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Mass shooting at a Russian training ground The Russian defense ministry reports 11 dead in a shooting within a military unit in Belgorod. Unofficial sources say the number may be twice as high.
A deadly shooting at a Russian military training ground in the Belgorod region has killed 11 and injured 15, according to official sources. Unconfirmed reports by witnesses say the number of casualties may be as much as twice that. The incident allegedly occurred when Russian officers made derogatory remarks about Allah to volunteers of Tajik origin. Official reports say there were two shooters, both of whom were killed. A witness says a third shooter escaped. The incident occurred against the backdrop of frequent shelling in Belgorod and complaints from soldiers about conditions at the training ground and on the front lines.
On October 15, a deadly shooting occurred at a military training ground in the Belgorod region. The Russian Ministry of Defense reports that 15 people have been killed and another 11 injured; the publication Sota, citing a witness to the event, writes that 22 people were killed and 16 injured.
The defense ministry reported that on Saturday, during shooting drills for volunteers, two citizens “of another CIS country” opened fire on personnel. According to the defense ministry the shooters were killed. Sota claims that there were three shooters, and that one of them allegedly managed to flee. According to unofficial sources, the shooting took place in the first half of the day. The defense ministry made an announcement only in the evening.
Ukrainian pro-Kremlin blogger Anatoly Shary posted photos from the training ground, showing human bodies lying on the ground. 13 bodies are visible in the shots. Shary also posted a photograph of a certificate from the Russian Ministry of Defense, issued on October 11 to Private Amizonda, Ehson Tojiddin, stating that he is serving in Unit 02511, in the village of Kamenka in the Leningrad region. Shary did not specify whether this man was among the attackers or the victims.
Russian “patriotic” Telegram channels report that the shooters were apparently from Tajikistan. This has not been officially confirmed. In September, Russian authorities decided to simplify Russian citizenship application procedures for foreigners who agree to serve in the Russian armed forces.
According to the publication Astra, a witness to the incident says the conflict on the training ground may have been about religion. According to the witness, one of the commanders called the war against Ukraine “holy,” and servicemen of Tajik origin responded that a holy war is one waged by Muslims against non-believers. Journalists have not yet been able to independently confirm this report. A lieutenant colonel named Andrey Lapin then allegedly called Allah a “weakling” and a “coward.”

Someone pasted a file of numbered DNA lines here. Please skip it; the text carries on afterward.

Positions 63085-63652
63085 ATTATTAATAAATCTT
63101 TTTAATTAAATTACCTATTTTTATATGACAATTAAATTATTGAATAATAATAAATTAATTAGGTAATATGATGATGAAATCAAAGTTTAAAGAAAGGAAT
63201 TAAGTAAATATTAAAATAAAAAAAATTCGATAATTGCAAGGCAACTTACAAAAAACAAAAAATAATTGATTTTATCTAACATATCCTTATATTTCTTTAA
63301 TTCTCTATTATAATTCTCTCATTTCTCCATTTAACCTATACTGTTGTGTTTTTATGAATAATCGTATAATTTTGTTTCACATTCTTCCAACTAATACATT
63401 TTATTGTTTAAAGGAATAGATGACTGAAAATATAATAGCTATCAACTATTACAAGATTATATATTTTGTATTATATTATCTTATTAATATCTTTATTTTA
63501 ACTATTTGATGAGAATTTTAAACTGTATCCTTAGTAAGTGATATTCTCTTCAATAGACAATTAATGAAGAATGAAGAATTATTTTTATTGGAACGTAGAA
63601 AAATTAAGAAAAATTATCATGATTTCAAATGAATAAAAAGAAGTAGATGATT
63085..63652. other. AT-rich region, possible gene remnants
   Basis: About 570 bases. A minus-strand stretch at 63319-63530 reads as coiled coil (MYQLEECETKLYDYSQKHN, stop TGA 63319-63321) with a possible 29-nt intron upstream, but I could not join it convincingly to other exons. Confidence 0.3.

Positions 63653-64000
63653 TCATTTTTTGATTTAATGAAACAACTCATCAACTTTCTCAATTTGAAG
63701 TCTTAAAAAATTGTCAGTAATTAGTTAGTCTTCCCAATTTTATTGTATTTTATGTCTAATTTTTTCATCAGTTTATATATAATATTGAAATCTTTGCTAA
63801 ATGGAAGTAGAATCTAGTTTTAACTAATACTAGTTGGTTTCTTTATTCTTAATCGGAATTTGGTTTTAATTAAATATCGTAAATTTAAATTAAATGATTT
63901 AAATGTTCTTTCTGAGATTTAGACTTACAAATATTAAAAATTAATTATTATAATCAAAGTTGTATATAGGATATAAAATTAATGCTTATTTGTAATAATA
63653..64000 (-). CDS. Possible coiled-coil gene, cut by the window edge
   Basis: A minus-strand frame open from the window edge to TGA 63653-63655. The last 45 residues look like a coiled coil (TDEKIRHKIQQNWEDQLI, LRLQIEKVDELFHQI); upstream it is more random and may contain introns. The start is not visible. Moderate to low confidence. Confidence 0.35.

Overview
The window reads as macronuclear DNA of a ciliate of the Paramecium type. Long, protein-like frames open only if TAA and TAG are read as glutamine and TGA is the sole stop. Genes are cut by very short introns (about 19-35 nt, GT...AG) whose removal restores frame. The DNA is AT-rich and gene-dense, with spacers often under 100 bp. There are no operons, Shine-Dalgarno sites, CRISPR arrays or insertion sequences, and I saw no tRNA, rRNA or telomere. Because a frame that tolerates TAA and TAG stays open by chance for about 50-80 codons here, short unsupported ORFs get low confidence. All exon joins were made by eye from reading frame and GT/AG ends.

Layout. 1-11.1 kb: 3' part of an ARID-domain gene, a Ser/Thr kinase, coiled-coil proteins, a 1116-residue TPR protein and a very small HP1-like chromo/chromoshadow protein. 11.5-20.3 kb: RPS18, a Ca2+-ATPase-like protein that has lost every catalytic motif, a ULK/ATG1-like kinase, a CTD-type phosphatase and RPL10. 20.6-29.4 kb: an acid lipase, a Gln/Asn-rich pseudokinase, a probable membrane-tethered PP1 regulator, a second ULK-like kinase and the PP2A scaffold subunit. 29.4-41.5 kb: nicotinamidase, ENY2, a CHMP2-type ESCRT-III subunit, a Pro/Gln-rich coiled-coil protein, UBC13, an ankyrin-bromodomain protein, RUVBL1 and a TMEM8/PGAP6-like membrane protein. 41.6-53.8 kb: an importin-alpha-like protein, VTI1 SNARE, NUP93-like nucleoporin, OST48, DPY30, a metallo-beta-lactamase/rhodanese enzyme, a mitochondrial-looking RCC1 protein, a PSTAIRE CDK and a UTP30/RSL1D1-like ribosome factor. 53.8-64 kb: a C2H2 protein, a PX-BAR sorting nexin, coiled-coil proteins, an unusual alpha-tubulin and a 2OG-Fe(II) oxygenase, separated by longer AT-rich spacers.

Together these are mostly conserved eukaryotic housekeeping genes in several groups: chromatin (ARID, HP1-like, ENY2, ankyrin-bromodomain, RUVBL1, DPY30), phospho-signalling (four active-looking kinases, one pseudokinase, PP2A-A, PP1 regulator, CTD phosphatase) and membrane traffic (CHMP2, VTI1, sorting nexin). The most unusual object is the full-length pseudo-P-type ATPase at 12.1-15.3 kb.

Soon after, according to Astra’s source, three servicemen of Tajik origin told other Muslims on the firing range to step aside, killed the lieutenant colonel, and then fired randomly, allegedly killing 29 more people. An officer named Semyonov heard shots and then allegedly killed two of the attackers and injured the third, who managed to escape.
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Astra’s source named the alleged killers as senior sergeant Bizkot, junior sergeant Ami (who allegedly escaped), and Anushe.
The Russian Ministry of Defense described the events as a terrorist attack. The Investigative Committee reported around midday Sunday that it was opening a criminal case, but did not specify the charges. According to Kommersant the department was investigating murder charges, and “might add” charges of terrorism.
Belgorod governor Vyacheslav Gladkov called the events “a frightening incident” and said that “many service members were killed and wounded.” He emphasized that there were no Belgorod residents among the victims.
Many people drafted from the Bryansk region are currently located at the Soloty training grounds, and they have previously complained about problems there. Sota’s source said that some Bryansk residents were among the injured. In the beginning of September, Sota reported that more than 100 conscripts from Bryansk refused to go to Ukraine from the Soloty training grounds, regardless of threats from authorities. They were allegedly supposed to be sent on an offensive to the Lyman territories that Russian armed forces lost in early October.
On October 15, seven women from the city of Fokino, in Bryansk, posted a video message to Vladimir Putin. The women’s relatives had been mobilized and, they said, sent to the front without preparation, although they “signed up to defend their own territory,” not for the front lines in Ukraine. The women also mention officers from the unit in Soloty, who, one woman says, threaten conscripts with criminal penalties for refusing “to be cannon fodder.”
In the evening of October 16, Bryansk governor Alexander Bogomaz announced that no residents of the region were among the victims of the shooting.
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